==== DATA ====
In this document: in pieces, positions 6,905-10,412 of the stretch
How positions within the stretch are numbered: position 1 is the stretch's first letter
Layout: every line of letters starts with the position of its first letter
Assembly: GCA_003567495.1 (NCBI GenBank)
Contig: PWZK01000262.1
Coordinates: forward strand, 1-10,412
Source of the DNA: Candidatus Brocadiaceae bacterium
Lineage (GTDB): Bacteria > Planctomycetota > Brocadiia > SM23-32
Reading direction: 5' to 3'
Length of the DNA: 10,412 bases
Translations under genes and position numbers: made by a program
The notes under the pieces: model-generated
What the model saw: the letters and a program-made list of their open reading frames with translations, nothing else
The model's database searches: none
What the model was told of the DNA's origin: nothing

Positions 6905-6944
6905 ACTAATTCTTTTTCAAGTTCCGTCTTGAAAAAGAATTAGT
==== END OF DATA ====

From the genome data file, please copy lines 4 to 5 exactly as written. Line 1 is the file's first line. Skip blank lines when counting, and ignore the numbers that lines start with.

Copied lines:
Assembly: GCA_003567495.1 (NCBI GenBank)
Contig: PWZK01000262.1